Georgia residents will likely be paying state sales tax on purchases made over the Internet under a House bill expected to pass the General Assembly this session.
“It looks pretty positive at this point,” said Sen. Chuck Hufstetler, R-Rome.
Hufstetler is the Senate sponsor of HB 61 and chairman of the finance commit-tee that recommended approval of the legislation last week. It has already passed the House, 157 to 11, and is awaiting a vote by the full Senate.
Residents already are required to pay tax on their online purchases but few do, or even know how. The new legislation requires retailers to collect it on items delivered in the state.
“Currently, retailers need a physical presence in the state to be liable. With this, they’ve just got to have an economic nexus of $250,000 in sales,” Hufstetler said. “Amazon is already voluntarily paying it.”
Companies that conduct 200 or more sales in a year also are covered, even if the dollar-amount is lower.
Those that don’t want to collect the tax could instead file forms telling each customer, and the Georgia Department of Revenue, how much tax they owe for the year.
As the number of Internet transactions continues to rise, legislative action to re-cover the lost sales tax has become a priority for the Georgia Municipal Association and the Association County Commissioners of Georgia.
Hufstetler said it’s also a threat to businesses. He noted that small brick-and-mortar shops, such as those operating in downtown Rome, are at a competitive disadvantage. Adding insult to injury is the practice of customers coming in to try the merchandise, then leaving to buy it online.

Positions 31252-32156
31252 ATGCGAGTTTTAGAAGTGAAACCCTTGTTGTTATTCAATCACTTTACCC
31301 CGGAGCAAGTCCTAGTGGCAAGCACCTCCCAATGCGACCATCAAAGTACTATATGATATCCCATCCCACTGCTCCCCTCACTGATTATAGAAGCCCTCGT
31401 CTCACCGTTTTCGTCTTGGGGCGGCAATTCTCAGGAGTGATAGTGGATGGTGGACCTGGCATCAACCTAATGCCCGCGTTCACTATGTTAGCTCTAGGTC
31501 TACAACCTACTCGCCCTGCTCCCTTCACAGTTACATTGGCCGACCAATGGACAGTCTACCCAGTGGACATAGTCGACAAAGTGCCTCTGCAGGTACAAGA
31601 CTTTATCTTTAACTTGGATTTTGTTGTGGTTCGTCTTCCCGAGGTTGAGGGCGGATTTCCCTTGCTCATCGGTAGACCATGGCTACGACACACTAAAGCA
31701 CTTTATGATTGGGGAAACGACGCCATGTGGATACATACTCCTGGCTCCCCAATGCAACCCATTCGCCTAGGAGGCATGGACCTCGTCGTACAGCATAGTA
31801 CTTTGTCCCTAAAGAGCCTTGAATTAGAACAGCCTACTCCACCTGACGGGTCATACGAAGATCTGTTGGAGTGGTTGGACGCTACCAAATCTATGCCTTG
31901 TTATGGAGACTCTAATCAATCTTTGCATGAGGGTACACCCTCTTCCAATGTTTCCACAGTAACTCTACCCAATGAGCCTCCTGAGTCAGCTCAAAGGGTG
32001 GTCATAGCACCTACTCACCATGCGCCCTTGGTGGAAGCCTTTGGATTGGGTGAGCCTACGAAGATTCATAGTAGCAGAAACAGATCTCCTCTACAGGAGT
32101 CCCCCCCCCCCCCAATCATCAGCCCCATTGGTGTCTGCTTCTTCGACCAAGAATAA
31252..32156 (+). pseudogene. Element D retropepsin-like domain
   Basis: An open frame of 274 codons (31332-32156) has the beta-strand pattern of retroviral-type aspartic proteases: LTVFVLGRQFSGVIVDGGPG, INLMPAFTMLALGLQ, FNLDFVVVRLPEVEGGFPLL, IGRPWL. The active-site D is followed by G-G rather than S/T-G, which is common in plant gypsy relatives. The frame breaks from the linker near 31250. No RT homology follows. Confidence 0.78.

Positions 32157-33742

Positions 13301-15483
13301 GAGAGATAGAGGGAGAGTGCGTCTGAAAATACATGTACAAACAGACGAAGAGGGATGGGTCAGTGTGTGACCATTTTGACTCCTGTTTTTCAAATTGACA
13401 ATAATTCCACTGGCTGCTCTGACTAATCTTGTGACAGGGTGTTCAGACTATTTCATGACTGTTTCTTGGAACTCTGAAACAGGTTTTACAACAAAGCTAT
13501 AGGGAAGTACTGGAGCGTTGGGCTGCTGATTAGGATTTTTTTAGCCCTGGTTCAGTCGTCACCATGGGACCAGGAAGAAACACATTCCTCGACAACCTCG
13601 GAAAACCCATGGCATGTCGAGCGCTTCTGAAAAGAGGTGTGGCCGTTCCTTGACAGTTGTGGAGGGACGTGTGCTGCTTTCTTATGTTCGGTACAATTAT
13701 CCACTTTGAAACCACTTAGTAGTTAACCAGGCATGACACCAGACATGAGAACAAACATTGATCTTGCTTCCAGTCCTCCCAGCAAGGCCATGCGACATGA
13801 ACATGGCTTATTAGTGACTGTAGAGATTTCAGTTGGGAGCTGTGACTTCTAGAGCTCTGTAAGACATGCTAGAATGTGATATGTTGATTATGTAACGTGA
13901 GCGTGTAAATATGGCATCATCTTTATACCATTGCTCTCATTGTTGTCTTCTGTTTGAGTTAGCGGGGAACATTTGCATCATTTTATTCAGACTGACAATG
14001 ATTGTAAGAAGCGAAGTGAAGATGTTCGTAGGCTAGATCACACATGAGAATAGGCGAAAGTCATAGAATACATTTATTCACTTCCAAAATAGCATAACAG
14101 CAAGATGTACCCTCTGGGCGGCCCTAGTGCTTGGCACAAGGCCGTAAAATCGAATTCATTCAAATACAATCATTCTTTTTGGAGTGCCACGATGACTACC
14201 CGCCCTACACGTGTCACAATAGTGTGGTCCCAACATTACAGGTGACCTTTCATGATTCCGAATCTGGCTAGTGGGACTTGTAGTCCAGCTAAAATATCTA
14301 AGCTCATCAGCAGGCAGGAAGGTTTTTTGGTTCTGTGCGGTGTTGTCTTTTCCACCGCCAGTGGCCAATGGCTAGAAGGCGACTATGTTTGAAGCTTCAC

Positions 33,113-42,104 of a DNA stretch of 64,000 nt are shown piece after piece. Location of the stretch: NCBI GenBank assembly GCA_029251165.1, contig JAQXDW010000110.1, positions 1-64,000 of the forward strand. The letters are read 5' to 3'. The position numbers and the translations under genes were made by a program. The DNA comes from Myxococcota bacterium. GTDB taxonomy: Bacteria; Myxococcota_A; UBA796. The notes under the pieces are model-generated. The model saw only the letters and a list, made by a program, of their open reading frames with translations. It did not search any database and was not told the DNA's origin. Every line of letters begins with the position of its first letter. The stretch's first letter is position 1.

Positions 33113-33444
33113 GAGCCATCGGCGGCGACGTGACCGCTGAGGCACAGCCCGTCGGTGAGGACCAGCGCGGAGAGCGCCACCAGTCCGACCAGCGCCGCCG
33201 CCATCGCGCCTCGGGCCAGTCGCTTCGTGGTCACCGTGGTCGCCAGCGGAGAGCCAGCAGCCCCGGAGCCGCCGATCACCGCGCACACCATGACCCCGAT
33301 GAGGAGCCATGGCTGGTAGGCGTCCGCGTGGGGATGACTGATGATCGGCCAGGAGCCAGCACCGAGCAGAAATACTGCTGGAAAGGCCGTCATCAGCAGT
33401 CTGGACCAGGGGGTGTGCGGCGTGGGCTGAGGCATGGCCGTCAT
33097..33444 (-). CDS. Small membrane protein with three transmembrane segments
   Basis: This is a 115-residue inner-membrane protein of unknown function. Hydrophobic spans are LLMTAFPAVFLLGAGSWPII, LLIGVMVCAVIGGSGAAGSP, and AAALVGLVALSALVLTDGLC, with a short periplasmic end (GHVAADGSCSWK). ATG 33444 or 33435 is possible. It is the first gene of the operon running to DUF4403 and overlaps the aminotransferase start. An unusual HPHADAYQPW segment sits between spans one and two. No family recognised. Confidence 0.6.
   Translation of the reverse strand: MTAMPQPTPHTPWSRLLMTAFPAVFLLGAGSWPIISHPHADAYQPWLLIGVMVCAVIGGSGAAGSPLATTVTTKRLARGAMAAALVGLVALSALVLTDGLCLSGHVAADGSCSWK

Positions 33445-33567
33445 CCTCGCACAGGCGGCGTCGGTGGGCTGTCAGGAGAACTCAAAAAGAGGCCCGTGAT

“Our local retailers aren’t getting the business. Our cities and counties aren’t getting the revenue. It’s bad for Georgia,” Hufstetler said.
The move to levy tax on companies with an economic presence in the state re-mains controversial, since an old U.S. Supreme Court ruling appears to limit it to those with a physical presence. But the high court agreed last month to revisit the issue through a South Dakota case.
Hufstetler said Georgia wants to be ready for the ruling, expected before the fall.
“The real answer is for the federal government to take care of this, but Congress isn’t doing it,” he said.
His committee made a minor change to HB 61 — starting the collections Jan. 1, 2019, instead of this year. That means it will have to go back to the House for ratification before heading to the governor’s desk.
House sponsors are a list of heavy-hitters: Rep. Jay Powell, R-Camilla, who chairs the House Ways and Means Committee; Rep. Terry England, R-Auburn, appropriations chair; Rep. John Meadows, R-Calhoun, rules committee chair; Rep. Stacey Abrams, a Democrat who is running for governor; and Rep. Trey Kelley, R-Cedartown, who chaired an appropriations subcommittee looking into the sales tax issue.